When you think about your daily activities, rather than trying to do things the way others are doing them, think about what your individual strengths can bring. That starts with knowing what your gifts and talents are. After all, there’s no one right way to plan your upcoming club meeting. And if you’re setting up a service activity for Mutual, then raking leaves isn’t the only way to help Sister Scott, a widow down the street—especially if you’re allergic to the leaves! She may appreciate your funny jokes, violin solos, or time spent painting together just as much as a leafless yard.
Give yourself permission to get creative in how you approach your day and week. Try writing down a list of your interests, gifts, and strengths—what makes you you. Then think about everything you need to do this week. Looking at your list of interests and strengths, see how those unique characteristics can help you complete your to-do list in a way that’s uniquely you. Check out the chart on the next page to see how several people might approach the same task with their own personal spin.
Cheer Others Up
Share the Gospel
Serve Your Community
Study the Scriptures
Help Your Family
Plan a School Activity
School Rocks Your World. You don’t cringe when today’s quiz requires a lot of memorization, because data is your thing.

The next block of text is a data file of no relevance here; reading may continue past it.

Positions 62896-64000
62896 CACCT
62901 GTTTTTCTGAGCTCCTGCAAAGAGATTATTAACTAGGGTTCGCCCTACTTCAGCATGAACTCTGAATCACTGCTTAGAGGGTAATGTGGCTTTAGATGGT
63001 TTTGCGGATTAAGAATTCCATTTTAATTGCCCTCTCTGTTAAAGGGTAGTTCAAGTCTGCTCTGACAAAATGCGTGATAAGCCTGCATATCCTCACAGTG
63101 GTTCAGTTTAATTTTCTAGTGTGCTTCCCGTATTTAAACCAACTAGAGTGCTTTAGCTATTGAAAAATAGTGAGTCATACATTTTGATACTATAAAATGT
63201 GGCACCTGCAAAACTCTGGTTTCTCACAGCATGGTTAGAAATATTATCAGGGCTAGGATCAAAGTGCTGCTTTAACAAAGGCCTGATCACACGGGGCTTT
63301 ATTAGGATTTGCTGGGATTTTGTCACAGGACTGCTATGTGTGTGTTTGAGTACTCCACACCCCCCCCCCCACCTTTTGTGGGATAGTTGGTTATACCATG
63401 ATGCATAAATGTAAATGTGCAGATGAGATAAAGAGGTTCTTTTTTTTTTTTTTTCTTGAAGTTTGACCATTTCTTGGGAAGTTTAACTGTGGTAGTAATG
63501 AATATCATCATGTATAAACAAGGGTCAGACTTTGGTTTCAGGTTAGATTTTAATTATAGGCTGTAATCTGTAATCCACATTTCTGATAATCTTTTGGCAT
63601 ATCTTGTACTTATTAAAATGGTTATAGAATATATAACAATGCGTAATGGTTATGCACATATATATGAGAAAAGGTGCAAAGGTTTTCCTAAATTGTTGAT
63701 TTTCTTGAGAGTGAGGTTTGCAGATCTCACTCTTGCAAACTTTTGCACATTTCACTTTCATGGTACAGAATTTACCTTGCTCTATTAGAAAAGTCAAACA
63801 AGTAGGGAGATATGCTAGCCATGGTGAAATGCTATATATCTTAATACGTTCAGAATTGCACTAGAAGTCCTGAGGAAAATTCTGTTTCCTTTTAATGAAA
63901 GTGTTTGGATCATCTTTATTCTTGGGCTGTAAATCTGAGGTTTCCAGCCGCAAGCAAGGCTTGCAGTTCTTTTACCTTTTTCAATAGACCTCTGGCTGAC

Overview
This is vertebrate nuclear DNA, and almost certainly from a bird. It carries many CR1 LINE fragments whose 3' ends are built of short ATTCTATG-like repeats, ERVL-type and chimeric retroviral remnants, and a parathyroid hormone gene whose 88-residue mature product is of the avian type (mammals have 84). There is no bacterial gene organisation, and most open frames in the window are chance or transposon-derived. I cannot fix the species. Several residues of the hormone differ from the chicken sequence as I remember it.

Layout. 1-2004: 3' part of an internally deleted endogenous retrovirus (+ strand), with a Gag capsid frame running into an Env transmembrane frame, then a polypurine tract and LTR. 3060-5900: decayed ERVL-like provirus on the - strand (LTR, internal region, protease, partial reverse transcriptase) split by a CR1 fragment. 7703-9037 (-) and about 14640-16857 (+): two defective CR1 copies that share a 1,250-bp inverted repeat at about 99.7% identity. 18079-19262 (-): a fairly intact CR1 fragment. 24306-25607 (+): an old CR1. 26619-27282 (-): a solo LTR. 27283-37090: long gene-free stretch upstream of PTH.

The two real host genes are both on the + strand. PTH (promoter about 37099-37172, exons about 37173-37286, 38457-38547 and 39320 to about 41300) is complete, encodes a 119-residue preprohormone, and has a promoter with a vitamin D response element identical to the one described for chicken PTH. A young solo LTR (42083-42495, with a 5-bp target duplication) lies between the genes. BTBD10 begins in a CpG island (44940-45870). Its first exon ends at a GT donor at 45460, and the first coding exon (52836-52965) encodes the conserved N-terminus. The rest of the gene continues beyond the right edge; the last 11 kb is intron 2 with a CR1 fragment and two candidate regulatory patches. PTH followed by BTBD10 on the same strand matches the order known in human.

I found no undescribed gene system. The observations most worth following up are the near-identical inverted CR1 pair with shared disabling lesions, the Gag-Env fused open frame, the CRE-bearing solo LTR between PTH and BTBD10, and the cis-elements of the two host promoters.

Memorize scriptures or quotes from Church leaders that you can share with others who answer, “Meh,” when you ask how they’re doing.
Study Church history on LDS.org and in seminary manuals, and use your knowledge to answer others’ questions about LDS history or to clarify misconceptions.
Did you hear about a friend who wants to clean up the city park? Help him gather some facts about the environment to strengthen his proposal to the city council.
There are so many connections to build! Jot down similar topics or principles you discover, and make note of all the cool patterns there are to explore.
Little sis is having a hard time with her geology homework? Now she has an instant tutor at home!
Some people cringe at having to figure out how much food to buy or what activities would interest others—your quick surveys and analysis will turn the guesswork into genius plans.